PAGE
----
An ancient town originally settled by the Romans, in Budapest awaits grandeur and wonder for those who visit. A gem of Hungary, the name Budapest comes from the combination of 2 originally Bulgarian towns having sat on either side of the Danube River, Buda and Pest. After the Széchenyi Chain Bridge was built as the first permanent bridge to cross the Danube in 1849, Buda and Pest quickly integrated into each other allowing for more accessible trade and the towns quickly grew together. War and devastation wreaked Hungary during the early 1900’s and was destroyed even more through the wrath of World War II. Soviet forces blew up the Buda Castle and every bridge on the Danube as the Nazi’s refused to surrender.
Rebuilt, Budapest offers a unique way of life in the trendy city. 20% of the population of Hungary lives in Budapest, so take it from the Hungarians and go to Budapest! From amazing architecture and ancient ruins, to some of the funkiest bars in Europe, here is a few measly reasons you should add Budapest to your European Vacation.
The Budapest Thermal Baths
Seriously one of the most unique and interesting experiences I’ve had in my life. Stripping down to practically nothing, then heading outside into 45-degree weather, to take a dip in natural outdoor hot springs with hundreds of people from all over the world, is unforgettable.
There are several different locations for Thermal Baths in Budapest, though my favorite are the Széchenyi Baths, with 15 indoor baths, and a huge outdoor one, all ranging with different temperatures. Different saunas with different temperatures and aromas are there as well- and there is now even a beer bath! Take a meditating dip in a private bath with other person with natural minerals found in beer, combined with hops, and have all you can drink beer for the session!
Pro Tip- When you get there you will need to rent a locker or a cabin, and you will want to bring your own towel/robe!
The Parliament House
Built between 1885 and 1902, the Parliament house was considered one of the largest parliament buildings in the entire world, and to this day some consider it to be one of the grandest. A top sight to see in Budapest, it is he largest building in Hungary and the tallest in Budapest. The crown jewels are currently housed and on display in the building. The crown jewels of Hungary are currently housed in the building, but it has not always been so. They were held in the US reserves for a while during the trials of war and turmoil in the earlier half of the 1900’s until Jimmy Carter returned them.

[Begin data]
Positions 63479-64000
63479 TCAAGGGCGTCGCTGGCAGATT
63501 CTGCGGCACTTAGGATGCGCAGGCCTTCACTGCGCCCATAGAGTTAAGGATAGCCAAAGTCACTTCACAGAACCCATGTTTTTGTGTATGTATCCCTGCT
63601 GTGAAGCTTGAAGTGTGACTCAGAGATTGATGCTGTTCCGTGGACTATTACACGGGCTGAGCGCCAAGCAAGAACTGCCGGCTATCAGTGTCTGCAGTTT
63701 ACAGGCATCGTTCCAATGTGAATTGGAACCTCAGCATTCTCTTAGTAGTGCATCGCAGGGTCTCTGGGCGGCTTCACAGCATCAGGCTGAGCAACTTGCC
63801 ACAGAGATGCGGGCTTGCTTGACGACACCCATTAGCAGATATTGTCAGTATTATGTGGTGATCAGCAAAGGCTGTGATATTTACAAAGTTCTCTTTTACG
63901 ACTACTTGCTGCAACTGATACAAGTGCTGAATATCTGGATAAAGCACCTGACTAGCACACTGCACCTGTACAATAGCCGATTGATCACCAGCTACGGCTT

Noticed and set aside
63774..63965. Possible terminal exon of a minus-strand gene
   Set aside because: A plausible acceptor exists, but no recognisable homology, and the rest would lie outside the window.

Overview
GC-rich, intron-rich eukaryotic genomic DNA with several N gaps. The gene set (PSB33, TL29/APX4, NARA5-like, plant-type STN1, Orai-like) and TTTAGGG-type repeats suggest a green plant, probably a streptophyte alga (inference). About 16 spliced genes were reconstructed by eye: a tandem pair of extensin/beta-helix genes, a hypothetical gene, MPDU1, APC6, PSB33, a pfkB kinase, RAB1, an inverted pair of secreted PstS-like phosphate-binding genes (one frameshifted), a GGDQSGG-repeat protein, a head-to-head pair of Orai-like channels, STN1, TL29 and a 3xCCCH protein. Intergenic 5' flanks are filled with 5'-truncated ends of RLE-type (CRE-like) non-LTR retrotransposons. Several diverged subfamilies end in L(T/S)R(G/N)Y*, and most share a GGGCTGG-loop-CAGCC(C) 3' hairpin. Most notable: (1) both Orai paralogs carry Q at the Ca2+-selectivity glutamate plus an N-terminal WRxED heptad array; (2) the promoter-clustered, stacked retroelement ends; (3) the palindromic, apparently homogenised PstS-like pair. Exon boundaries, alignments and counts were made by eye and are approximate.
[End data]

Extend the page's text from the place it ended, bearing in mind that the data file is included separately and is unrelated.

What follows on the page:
691 rooms in the building she is pretty hard to miss!
Pro-Tip: To get the best view of the Parliament house, head across to the other side of the Danube and head up to the castle district!
The Ruin Pubs
The trendiest way to spend any evening in Europe is by heading out to one of the many popular Ruin Pubs Budapest has to offer! Sit in what used to be an old car repair shop, or an old apartment, or something else very bizarre, throw in some mix-matched hand-me-down furniture, and boom! You’ve got yourself a Budapest Ruin Pub. Covered in twinkling lights usually, and a hipster’s dream, head to one of these such as Szimpla kertz and enjoy the evening with really cheap beer (around €2) in one of the world’s most unique atmospheres
It’s sort if like every day is Thanksgiving. Hungarians love their beef stews, casseroles, Goulash, and dumplings. If you in search of some delicious and heavy meals for a few days- go to Hungary and chow down! For lovers of soups and stews- Budapest is the place to be!
St. Stephen’s Basilica
The 3rd largest church in Hungary, Saint Stephen’s Basilica is a sight to behold. The two towers of the church hold 6 bells, among which is the Szent István-bell (Great St. Stephan bell) the biggest bell in all of Hungary weighing in at 9250 kg (20,393 lbs) and it is usually only rung twice a year.
The Catholics do this weird things where they keep bits of dead saints, and in this church is the hand of Saint Stephen. Every year on August 26 Budapest hosts a parade to honor Saint Stephen. Who leads this parade, you ask? Oh just none other than Saint Stephen’s hand himself. He wouldn’t want to miss out on his own big day now, would he?
The Shoes on the Danube
Created in April of 2005, the memorial commemorates the lives of the Jews who were killed by the fascist Arrow Cross Militiamen. Those killed were ordered to take their shoes off before being shot. Lined up along the bank they were then shot down with arrows, left to fall away into the river. About 60 pairs of iron shoes rest on the banks of the Danube.
People often put flowers and other trinkets inside the shoes to honor those lost. A must-see while in Budapest, this humbling river-side memorial pays tribute to those lost, with the backdrop of the Buda castle in the distance.